The plant is widely grown as an ornamental shrub or small tree. Both the flowers and the berries have a long tradition of culinary use, primarily for cordial and wine.
Although elderberry is commonly used in dietary supplements and traditional medicine, there is no scientific evidence that it provides any benefit for maintaining health or treating diseases.
Elderberry is a deciduous shrub or small tree growing to 6 metres tall and wide. The leaves are arranged in opposite pairs, 10–30 centimetres long, pinnate with five to seven (rarely nine) leaflets, the leaflets 5–12 cm long and 3–5 cm broad, with a serrated margin. The young stems are hollow.
The hermaphroditic flowers have five stamens, which are borne in large, flat corymbs 10–25 cm in diameter in late spring to mid-summer. The individual flowers are ivory white, 5–6 mm in diameter, with five petals, and are pollinated by flies.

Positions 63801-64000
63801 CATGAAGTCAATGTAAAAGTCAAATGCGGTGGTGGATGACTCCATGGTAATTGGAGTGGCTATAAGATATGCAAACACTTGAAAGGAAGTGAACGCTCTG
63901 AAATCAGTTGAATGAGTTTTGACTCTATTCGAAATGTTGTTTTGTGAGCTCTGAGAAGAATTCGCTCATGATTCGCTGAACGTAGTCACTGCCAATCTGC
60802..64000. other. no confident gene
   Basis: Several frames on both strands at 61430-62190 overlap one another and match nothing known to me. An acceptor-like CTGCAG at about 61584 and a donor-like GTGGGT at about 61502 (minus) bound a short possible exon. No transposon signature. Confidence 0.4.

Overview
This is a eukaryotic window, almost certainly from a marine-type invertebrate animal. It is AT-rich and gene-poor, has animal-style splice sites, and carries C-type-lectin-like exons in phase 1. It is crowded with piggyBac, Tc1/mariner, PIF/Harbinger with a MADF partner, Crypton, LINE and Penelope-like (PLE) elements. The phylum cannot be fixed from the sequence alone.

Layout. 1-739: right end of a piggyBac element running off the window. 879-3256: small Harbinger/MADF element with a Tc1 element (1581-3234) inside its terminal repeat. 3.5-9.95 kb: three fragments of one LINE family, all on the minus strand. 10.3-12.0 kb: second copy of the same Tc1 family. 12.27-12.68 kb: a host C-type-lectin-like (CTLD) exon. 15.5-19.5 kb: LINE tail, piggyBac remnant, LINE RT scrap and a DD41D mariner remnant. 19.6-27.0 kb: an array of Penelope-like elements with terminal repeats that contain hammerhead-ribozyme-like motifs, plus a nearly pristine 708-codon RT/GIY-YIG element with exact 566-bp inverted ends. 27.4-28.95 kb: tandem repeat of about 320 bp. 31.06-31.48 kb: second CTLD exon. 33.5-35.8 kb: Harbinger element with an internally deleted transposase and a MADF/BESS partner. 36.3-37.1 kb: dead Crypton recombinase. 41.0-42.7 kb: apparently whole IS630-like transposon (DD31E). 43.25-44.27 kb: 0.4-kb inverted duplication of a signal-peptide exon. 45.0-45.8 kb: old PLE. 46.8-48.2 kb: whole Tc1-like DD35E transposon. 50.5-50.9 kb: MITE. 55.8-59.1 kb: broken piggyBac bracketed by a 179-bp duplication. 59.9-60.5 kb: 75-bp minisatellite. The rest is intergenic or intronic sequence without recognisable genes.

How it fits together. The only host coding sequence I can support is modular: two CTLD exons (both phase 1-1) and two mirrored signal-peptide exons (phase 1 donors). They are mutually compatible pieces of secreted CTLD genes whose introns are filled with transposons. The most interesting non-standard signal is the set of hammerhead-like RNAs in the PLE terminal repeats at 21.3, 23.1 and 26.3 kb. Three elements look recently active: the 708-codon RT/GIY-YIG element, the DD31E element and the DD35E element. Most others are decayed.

The fruit is a glossy, dark purple to black berry 3–5 mm diameter, produced in drooping clusters in late autumn. The dark color of elderberry fruit occurs from its rich phenolic content, particularly from anthocyanins.
Uogos valgomos, neįdomaus skonio, sėklos silpnai nuodingos. Likusi augalo dalis nuodinga, išskyrus žiedus.
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